Value investing traces its roots to Benjamin Graham who, in 1934, advocated buying stocks at a deep discount to their intrinsic value. It is important to realize that this does not mean buying cheap stocks. Instead, Graham sought to identify high-quality, long-term assets. However, researchers have been hard-pressed to come up with a measure of financial strength as successful in selecting stocks poised to outperform the market as value measures such as the low price-to-book-value ratio.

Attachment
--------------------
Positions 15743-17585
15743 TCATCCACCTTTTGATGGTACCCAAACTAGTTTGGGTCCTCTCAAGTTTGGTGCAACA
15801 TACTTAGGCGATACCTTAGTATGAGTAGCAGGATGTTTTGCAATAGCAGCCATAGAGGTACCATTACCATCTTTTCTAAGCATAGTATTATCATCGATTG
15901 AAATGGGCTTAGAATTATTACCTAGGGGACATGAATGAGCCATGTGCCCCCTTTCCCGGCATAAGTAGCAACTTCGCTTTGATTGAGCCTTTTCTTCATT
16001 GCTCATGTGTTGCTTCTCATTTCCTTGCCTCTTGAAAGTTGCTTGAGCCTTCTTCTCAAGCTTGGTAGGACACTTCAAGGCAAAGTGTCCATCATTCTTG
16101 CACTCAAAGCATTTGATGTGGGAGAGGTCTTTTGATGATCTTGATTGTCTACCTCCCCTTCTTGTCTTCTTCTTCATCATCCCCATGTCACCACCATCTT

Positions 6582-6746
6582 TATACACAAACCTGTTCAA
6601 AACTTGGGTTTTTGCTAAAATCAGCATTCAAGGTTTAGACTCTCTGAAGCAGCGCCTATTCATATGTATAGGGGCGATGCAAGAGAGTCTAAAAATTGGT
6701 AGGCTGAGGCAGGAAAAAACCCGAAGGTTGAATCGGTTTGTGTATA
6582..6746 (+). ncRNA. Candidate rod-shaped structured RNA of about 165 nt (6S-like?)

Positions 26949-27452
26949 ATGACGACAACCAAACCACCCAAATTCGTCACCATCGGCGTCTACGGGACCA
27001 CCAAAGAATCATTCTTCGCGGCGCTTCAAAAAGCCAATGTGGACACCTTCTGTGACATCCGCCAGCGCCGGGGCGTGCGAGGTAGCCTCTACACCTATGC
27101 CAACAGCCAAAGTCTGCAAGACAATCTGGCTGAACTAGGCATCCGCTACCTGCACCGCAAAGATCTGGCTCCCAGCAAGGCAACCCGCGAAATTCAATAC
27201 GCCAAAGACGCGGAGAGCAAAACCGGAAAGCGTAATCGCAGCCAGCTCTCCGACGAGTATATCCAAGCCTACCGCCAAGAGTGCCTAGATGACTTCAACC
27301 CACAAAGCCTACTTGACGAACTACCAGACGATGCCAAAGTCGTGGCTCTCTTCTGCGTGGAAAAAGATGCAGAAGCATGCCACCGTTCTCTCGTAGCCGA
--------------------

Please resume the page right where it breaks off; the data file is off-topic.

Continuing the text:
That may have changed, however, with new research from Robert Novy-Marx, an assistant professor at the Simon Graduate School of Business at the University of Rochester. He found that gross profitability does as good a job at predicting a company’s future returns as conventional value measures. Furthermore, since this test for “quality” is not highly correlated with value measures such as the price-to-book-value ratio or the price-earnings ratio, investors can combine growth and value tests to build more diversified portfolios. He presented his results in two related research papers: “The Quality Dimension of Value Investing” and “The Other Side of Value: The Gross Profitability Premium.”
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